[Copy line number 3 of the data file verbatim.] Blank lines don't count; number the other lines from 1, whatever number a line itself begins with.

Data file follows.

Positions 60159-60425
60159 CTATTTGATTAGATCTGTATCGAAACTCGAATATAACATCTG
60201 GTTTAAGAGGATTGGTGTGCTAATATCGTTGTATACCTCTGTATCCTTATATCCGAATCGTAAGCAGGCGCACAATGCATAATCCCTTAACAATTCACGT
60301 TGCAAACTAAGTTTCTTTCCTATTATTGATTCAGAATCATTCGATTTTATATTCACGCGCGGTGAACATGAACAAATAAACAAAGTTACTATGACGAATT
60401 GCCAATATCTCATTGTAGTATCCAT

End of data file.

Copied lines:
60201 GTTTAAGAGGATTGGTGTGCTAATATCGTTGTATACCTCTGTATCCTTATATCCGAATCGTAAGCAGGCGCACAATGCATAATCCCTTAACAATTCACGT